Russian President Vladimir Putin might be killed in a coup by his own security services as his handling of the Ukraine invasion continues to spiral downwards, yet another 'UK expert' on Russian affairs has said.
Dr Robert Thornton, a professor in conflict and security studies at King's College London, said that many with Russia's FSB security might be planning to assassinate Putin and pin the blame on his already ailing health, calling it a heart attack.
Thornton believes that several senior officials think Putin has gone "soft" on Ukraine after Russian troops were pulled back from Kyiv.
Speaking to The Sun, the professor said that Russia's military intelligence unit, the GRU, could be assigned the task soon if more and more troops continue to 'lose ground' in Eastern Ukraine.
"If you want to conduct a palace coup, you want to keep it very secret and very quiet. You'd get the GRU to do it and they've been given more and more power over the last few weeks," Thornton said.
He added further that Putin could be approached by an ultimatum by a group of senior officials to either leave the office or be killed.
If this happens and the Russian leader is removed than it is likely that his replacement would be an even more 'hardline leader.' Bearing in mind the current chaos in the country, Thornton strongly suspects it might be General Valery Gerasimov, the head of the armed forces, or Alexander Bortnikov, the director of FSB since 2008.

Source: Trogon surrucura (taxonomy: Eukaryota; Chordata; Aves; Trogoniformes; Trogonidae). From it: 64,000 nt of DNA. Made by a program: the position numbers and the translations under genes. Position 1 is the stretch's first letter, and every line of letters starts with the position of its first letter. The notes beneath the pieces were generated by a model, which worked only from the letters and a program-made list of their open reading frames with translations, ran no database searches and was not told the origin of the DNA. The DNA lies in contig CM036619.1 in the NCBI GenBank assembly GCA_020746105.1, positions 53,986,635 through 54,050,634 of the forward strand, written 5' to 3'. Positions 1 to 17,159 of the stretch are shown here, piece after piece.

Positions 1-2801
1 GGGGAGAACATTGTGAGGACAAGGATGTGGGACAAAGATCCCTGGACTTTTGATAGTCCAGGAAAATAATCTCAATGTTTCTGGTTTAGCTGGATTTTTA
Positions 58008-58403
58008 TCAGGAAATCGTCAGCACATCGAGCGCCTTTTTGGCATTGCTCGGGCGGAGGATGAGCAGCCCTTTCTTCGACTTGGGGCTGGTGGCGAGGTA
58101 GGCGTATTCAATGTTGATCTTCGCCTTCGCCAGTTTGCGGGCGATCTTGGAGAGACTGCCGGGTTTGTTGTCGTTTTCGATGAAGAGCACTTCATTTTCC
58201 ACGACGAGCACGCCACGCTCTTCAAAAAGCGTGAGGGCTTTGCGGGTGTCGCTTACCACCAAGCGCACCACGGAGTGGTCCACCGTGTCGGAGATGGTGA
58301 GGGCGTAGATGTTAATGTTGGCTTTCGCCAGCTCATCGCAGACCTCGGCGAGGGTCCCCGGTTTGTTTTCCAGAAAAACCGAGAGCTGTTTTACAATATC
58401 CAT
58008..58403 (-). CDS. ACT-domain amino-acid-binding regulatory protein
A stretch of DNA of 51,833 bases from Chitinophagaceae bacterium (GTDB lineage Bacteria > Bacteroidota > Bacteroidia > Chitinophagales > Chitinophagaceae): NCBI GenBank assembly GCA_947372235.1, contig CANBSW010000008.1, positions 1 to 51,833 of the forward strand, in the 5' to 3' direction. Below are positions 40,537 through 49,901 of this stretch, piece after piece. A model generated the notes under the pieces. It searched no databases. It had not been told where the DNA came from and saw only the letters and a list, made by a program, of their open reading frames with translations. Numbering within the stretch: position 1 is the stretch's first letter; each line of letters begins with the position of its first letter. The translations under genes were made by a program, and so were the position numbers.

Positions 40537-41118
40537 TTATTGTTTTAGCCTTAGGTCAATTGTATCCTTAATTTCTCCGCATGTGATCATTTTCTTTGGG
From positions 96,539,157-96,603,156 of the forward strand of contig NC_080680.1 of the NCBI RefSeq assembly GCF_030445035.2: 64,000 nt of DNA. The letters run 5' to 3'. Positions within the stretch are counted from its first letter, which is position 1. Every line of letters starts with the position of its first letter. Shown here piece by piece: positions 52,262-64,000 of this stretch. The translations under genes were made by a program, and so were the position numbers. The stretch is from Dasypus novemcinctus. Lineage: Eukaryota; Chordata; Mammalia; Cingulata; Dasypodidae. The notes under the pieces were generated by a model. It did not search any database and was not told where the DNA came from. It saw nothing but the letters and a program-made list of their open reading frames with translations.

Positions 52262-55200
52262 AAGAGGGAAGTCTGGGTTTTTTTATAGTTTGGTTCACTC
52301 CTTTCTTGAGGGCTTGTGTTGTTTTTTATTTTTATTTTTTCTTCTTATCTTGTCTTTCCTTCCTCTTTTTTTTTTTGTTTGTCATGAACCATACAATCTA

The assassination plan might even be successful as many within the military have begun questioning the invasion. "There is bound to be morale issues in the army and leadership issues and people asking why we are doing this," the professor said.
As per estimation of the Ukrainian leaders, Russia has lost more than 30,000 troops, at least 650 tanks and about 3,000 other armored vehicles and heavy equipment ever since the invasion began in February. The senior officials are growing furious as even with 100 days into war, no major military objective has been achieved, as per The Mirror.
Thornton believes that heart attack might be the simplest and easiest way for the senior officials to take reins of the war in their hands and 'save their country' from the turmoil. The Russian leader's falling health and the cancer rumors surrounding it will provide them a good cover-up.
"You'd get someone to say: 'Poor Mr Putin had a heart attack, from all the strain of his special military operation and we've put so-in-so in charge'," the professor explained.
This is not the first time the Russian officials are planning to become puppeteers by controlling the head of state. It had happened with Leonid Brezhnev, a former Soviet leader, who suffered a clinical death in 1976 but was revived and made to rule for six more years in a virtual daze.
"He no longer could understand what was going around him," Historian Roy Medvedev told LA Times. He added further that Brezhev's so-called followers just needed him to make a few public appearances as a formal head of state and so they carried on with their plan until the Soviet leader finally died in 1982.